[00105] Another processing engine can examine the network 104 for broken links or misbehaving components that may be contributing to lost or corrupted information flow. Such a processing engine can determine the existence of a failure based on various evidence, such as by identifying prematurely truncated sequences of packets (e.g., where the packet did not reach its intended destination), and/or based on sequence of packets that contain missing hops, anomalous routes, etc. In addition, or alternatively, the processing engine can examine any of the following evidence: BGP or other routing information, error condition metadata added by the switches, ping-related packet information, etc. That is, the BGP information may directly reveal routing problems in the network, such as the failure or misbehavior of a link, etc. The error condition information may reveal that a particular switched has dropped a packet due to its corruption, or other factors. The ping- related packet information may reveal connectivity problems between two entities in the network. As described above, a ping application corresponds to an application that tests the quality of a connection to a remote entity by sending a test message to the remote entity, and listening for the response by the remote entity to the ping message.

[00106] Still other types of processing engines 1106 can be used by the consuming entity 114; the above examples were described in the spirit of illustration, not limitation.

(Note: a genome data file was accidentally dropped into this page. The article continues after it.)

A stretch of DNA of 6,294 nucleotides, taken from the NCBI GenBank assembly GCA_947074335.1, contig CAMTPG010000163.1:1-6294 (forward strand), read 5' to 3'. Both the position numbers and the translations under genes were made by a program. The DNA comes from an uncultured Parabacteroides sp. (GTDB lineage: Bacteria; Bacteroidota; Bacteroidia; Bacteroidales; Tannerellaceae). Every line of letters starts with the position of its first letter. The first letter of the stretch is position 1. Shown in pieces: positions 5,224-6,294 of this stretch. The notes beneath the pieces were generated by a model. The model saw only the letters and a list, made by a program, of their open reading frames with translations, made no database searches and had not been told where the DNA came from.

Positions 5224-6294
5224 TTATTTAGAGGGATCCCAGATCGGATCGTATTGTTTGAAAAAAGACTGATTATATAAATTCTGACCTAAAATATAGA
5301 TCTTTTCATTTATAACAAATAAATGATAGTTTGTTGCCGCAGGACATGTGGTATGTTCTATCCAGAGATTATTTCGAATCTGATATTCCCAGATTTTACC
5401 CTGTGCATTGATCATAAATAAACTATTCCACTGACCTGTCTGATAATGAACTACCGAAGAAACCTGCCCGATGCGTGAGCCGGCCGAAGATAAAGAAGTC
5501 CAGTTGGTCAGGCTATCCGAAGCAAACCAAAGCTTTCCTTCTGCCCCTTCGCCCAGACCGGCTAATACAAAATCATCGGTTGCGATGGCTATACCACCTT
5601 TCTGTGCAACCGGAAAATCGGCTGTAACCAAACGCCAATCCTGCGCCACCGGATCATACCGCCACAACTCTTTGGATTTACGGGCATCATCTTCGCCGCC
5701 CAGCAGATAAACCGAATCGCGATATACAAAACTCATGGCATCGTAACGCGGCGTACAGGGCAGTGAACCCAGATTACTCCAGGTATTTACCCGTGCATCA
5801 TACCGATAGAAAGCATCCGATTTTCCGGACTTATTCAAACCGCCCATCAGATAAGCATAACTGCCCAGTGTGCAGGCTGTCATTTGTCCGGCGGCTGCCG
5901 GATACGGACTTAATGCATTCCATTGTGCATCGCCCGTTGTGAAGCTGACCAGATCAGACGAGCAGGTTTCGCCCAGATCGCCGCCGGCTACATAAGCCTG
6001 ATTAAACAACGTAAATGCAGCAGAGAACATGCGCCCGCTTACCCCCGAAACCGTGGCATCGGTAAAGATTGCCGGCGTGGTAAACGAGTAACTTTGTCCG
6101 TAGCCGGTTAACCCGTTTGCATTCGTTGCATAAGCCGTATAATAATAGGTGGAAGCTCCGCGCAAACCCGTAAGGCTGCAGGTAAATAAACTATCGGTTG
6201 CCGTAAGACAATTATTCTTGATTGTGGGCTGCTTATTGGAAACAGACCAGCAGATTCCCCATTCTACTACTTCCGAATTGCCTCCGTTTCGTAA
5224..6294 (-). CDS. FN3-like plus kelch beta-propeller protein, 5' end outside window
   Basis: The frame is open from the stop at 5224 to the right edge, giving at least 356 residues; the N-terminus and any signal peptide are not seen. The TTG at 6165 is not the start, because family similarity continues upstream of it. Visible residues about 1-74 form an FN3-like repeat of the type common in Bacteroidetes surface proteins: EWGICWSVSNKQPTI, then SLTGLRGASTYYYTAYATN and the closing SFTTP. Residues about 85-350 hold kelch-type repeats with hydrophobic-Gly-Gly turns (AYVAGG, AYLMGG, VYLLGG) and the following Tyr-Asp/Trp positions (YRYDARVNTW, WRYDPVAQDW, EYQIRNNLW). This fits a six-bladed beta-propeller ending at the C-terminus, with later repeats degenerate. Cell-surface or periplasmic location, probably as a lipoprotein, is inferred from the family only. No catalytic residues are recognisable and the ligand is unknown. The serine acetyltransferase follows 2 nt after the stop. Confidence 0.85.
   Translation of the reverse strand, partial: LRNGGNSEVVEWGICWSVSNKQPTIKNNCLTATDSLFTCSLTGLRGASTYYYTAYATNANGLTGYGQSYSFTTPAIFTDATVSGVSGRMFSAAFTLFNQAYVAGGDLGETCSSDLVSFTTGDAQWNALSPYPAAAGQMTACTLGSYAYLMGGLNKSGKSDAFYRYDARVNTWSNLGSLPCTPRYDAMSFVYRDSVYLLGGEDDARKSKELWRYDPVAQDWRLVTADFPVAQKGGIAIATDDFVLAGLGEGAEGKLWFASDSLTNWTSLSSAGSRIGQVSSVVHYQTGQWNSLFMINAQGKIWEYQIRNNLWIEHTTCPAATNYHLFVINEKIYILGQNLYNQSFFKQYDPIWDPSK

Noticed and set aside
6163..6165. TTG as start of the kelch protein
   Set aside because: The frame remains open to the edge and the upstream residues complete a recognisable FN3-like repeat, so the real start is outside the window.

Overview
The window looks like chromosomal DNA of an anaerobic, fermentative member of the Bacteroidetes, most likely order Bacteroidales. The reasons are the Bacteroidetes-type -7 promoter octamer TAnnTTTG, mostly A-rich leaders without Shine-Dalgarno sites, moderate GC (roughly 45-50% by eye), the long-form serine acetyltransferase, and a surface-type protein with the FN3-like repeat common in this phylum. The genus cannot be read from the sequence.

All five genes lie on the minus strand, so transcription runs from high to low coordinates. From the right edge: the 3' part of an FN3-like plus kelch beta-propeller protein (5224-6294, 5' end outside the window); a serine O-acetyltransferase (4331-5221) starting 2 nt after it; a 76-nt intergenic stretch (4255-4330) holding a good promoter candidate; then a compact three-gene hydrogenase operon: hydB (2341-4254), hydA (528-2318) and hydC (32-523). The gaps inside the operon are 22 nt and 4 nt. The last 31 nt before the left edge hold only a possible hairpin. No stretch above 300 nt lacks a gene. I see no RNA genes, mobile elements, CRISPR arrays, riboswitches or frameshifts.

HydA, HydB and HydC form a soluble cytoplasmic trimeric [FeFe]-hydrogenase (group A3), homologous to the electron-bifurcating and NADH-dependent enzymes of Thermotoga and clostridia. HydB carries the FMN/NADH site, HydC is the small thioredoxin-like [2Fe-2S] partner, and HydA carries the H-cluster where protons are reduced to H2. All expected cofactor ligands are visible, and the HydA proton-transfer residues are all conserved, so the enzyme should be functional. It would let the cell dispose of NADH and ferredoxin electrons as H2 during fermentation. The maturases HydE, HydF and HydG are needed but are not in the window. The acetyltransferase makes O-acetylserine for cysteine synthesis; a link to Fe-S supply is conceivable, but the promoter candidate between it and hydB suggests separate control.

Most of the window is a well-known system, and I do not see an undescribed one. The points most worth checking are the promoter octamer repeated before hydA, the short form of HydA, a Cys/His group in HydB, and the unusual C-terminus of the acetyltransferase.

[00107] The processing engines can be implemented in any manner, such as by rule- based engines, artificial intelligence engines, machine -trained models, and so on. For example, one rule-based processing engine can adopt a mapping table or branching algorithm that reflects a set of diagnostic rules. Each rule may be structured in an IF- THEN format. That is, a rule may specify that if an evidence set {Xi, X2, . ... Xn} is present in the captured mirrored packets, then the network is likely to be suffering from an anomaly Y. The specific nature of these rules will be environment-specific in nature, depending on the nature of the network 104 that is being monitored, the objectives of analysis, and/or any other factor(s).

[00108] In some cases, a processing engine can also dynamically perform a series of tests, where a subsequent test may be triggered by the results of a former test (or tests), and may rely on conclusions generated in the former test(s).